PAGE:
Poor people do have surplus money to save, find Massachusetts Institute of Technology (MIT) economists Abhijit Banerjee and Esther Duflo. Even people living on less than $1 per day spend money on many nonessential items such as alcohol, tobacco, and televisions. And when poor people increase their earnings, they spend only two-thirds of their windfall on food. These findings suggest that poor people are not just living hand to mouth; they do have funds to save.
So the question is, what financial products could help the poor lay away some of those funds for the future? In wealthier countries, financial institutions off er a panoply of products to help their clients set aside savings. But in poorer countries, microfinance institutions (MFIs) off er few savings options. Instead, most poor people stash cash under mattresses or invest in assets such as livestock, land, or informal social savings arrangements.3 Some do use local deposit collectors, but for a fee. As a result, very few poor people in the developing world put their extra money into savings accounts.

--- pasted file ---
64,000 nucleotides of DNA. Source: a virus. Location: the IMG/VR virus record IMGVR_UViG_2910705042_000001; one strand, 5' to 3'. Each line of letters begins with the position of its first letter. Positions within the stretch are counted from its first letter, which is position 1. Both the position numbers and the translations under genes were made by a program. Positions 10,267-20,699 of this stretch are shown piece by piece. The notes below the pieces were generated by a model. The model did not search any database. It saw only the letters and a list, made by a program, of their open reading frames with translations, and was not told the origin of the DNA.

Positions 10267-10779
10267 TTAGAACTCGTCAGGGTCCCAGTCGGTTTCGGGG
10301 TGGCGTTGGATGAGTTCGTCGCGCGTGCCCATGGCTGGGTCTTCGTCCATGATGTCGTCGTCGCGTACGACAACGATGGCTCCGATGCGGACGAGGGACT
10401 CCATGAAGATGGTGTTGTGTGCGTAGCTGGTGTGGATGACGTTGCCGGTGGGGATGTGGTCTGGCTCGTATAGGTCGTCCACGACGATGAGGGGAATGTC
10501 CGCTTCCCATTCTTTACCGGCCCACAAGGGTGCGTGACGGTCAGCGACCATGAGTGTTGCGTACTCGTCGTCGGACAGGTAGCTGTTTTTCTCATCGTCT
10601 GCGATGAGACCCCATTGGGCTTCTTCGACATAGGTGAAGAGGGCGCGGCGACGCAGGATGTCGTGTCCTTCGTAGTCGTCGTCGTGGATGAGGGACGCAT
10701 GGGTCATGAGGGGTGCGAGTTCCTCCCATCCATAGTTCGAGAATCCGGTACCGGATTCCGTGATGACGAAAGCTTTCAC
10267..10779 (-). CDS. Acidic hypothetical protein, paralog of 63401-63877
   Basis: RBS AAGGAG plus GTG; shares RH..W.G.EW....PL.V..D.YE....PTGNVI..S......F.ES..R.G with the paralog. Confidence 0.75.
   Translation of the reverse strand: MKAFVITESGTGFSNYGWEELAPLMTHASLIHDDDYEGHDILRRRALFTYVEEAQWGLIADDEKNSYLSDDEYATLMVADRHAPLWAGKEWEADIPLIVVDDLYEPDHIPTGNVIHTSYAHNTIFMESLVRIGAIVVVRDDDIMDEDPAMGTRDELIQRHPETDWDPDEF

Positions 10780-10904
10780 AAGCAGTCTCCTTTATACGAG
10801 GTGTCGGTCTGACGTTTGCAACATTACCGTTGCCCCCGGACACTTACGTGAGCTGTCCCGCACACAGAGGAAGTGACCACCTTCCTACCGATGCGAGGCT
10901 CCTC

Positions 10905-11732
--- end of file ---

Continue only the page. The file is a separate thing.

Yet many poor people (and rich people, too) say that they want to save more money. For instance, in a study my colleagues and I conducted in the Philippines, 79 percent of a rural bank’s clients reported dissatisfaction with their savings.